Ask Ed

Dick from Jo-Carroll Energy, Inc. writes to ask:

My wife and I follow your articles
and would appreciate your advice
on which desktop operating system might be best for us.

Currently, we have Windows XP and an old Dell computer. We have just learned that our bank will soon stop supporting any operating system less than Windows 7, so we will be replacing our old computer. Our computer is used to pay bills, transfer funds between accounts, receive e-statements, e-mail a lot (often with attachments) and for writing letters for mailing.

It’s important to my wife and I that Windows 8.1 not be too complicated to use. We have heard that Windows 8 requires relearning the computer system all over again because it is so different from Windows XP and 7.  Would your recommendation be that we go with Windows 8.1 to begin with?


Thank you for the e-mail. I always enjoy hearing from readers.

Let me tell you, your bank is absolutely doing the right thing now when it comes to ending support for computers running operating systems older than Windows 7. In fact, Microsoft has announced plans to discontinue support for Windows XP in April. So, that means no more security updates, which likely means repercussions for those who don’t switch. 

Of course, as you point out, you now have a decision to make: Windows 7 or 8? I’ll be up front about it and just tell you, I prefer Windows 8. 

And here’s why:

It’s faster. I’ve been using Windows 8 since it was released, and I can tell you, the boot up time is much faster. And, it’s not just boot up times. It runs the applications I use daily much faster as well. As I’m writing this article, I decided to do a test and booted up a Windows 7 machine I have, while simultaneously booting up a Windows 8 computer. Windows 8 was twice as fast! So, if you’re looking for a speed boost, then Windows 8 definitely wins.

It’s more secure. Don’t get me wrong; I will never say there is any such thing as a “totally secure” operating system. But, Microsoft has done a good job with Windows 8. It has built-in antivirus and for the first time in a long while, Internet Explorer actually did a good job with security as well. In a test by NSS Labs, Internet Explorer 10 browser detected and blocked over 99 percent of malicious downloads. That’s a pretty outstanding benchmark.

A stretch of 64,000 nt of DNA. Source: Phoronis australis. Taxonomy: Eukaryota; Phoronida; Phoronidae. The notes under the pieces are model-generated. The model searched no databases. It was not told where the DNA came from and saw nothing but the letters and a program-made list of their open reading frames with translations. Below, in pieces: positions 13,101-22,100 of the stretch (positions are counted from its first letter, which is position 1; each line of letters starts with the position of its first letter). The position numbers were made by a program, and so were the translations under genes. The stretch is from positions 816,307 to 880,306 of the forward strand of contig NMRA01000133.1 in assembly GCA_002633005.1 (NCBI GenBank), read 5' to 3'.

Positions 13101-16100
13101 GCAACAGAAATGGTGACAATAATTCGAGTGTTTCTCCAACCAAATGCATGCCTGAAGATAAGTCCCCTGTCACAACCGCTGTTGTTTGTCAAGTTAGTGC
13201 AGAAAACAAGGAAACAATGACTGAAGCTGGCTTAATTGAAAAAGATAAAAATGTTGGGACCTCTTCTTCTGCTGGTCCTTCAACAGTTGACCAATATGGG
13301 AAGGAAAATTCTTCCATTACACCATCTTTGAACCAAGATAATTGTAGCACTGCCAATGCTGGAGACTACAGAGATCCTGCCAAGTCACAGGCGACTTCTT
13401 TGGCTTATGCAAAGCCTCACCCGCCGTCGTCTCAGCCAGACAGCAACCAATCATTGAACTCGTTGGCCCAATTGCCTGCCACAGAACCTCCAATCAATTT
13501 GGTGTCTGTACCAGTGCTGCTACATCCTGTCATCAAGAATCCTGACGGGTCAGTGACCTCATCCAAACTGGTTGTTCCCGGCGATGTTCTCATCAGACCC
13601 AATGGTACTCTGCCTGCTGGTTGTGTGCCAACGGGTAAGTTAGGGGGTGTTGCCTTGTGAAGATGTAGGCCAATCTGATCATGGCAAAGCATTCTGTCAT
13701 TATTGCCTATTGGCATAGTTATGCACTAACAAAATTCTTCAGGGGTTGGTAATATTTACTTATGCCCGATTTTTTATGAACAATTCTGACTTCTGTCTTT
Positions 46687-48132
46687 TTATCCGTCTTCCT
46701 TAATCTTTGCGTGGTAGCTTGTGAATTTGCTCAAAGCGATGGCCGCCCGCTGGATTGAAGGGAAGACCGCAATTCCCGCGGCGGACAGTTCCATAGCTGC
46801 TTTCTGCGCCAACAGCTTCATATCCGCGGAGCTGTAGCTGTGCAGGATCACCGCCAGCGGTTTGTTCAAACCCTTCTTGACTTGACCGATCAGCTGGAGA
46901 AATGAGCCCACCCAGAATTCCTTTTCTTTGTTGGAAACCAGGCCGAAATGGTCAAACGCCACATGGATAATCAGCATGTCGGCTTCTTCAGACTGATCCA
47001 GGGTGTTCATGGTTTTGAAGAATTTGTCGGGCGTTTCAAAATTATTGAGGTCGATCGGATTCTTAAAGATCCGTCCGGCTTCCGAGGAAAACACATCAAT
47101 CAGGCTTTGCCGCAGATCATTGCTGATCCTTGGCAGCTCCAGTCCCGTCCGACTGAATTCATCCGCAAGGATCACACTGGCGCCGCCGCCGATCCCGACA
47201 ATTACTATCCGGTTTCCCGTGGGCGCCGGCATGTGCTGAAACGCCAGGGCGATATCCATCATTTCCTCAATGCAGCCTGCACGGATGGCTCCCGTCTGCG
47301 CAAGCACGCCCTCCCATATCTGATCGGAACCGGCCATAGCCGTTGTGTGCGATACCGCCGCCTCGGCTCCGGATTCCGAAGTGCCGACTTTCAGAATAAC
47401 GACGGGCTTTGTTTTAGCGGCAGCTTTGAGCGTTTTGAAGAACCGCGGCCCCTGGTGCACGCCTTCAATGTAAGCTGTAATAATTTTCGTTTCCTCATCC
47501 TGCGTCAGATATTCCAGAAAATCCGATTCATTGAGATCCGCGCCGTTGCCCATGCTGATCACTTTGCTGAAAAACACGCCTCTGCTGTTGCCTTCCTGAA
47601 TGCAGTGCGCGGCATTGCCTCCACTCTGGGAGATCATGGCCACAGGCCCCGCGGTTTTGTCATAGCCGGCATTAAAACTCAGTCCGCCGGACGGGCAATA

Touch! If you are considering a new computer, consider getting a hybrid/convertible PC. Think of them as laptops that can also be tablets. Windows 8 excels in the touchscreen world. I like the ability to switch back and forth between tablet mode and desktop mode. When you first purchase your computer, it’s going to start in a tile-based interface. While that interface does work with a keyboard and mouse, it’s optimized for use with touch-enabled screens. Personally, I use the desktop mode when I want to use a keyboard and mouse. When I’m using the touchscreen though, the tiles are much preferable.

Of course, I realize you have some misgivings about having to learn a new operating system. And, those misgivings aren’t unfounded. But keep in mind, there is a button on the tile menu that says “Desktop,” and that button will take you back to at least a somewhat familiar territory.

Next month, I’ll tell you about a few tools to make Windows 8 even more friendly!

4 Responses to “Ask Ed”

  1. V Hartman

    I’d like to get the answer to Dick’s actual question, which I read to be whether Ed would recommend the jump over WIN 7 to WIN 8.1 (not WIN 8).

    News I’ve read indicates WIN 8.1 is coming soon and is more friendly to users than WIN 8, particularly to those who are not interested in touch-screen technology. I am personally leaning toward WIN 8.1 for this reason, but I would like Ed to weigh in on that specific issue so I have more information with which to make my decision.

    So, Ed: WIN 8 or WIN 8.1? Why?


    • Ed VanHoose

      Thanks for the reply! I see I should have been a bit clearer about the distinction there. I think the confusion is because Windows 8 is Windows 8.1. Think of 8.1 as an update. (It’s a free one, at that!) So, basically, when I talk about Windows 8, I am really talking about both “versions” because 8.1 just updates the first release. It’s been that way with Windows from the beginning. There’s really no difference in calling them “service packs” (e.g. Windows XP Service Pack 3) or calling it a .1 version. In essence, it’s the same thing – just an addition or change to the original software. By the way, if the computer you purchase doesn’t have the 8.1 already applied to it, you can easily do it yourself. Just visit and follow the instructions listed. If you’ve been using your computer for awhile, be sure you don’t skip the step where it tells you to back up your files!

  2. MaryJane Boelens

    HI thank you for putting information in the Illinois Country Living magazine I too have a question about computers I have a Dell and have been on Vista for some time is this going to go out too as were some others mentioned be thankful if you let me know MJ Boelens

    • Ed VanHoose


      Thanks for the question! Right now, Microsoft is planning to end extended support for Windows Vista on April 11, 2017. In case anyone else reads these comments and is wondering when their operating system support will end, you can visit to find out.

      Hope that helps!



Leave a Reply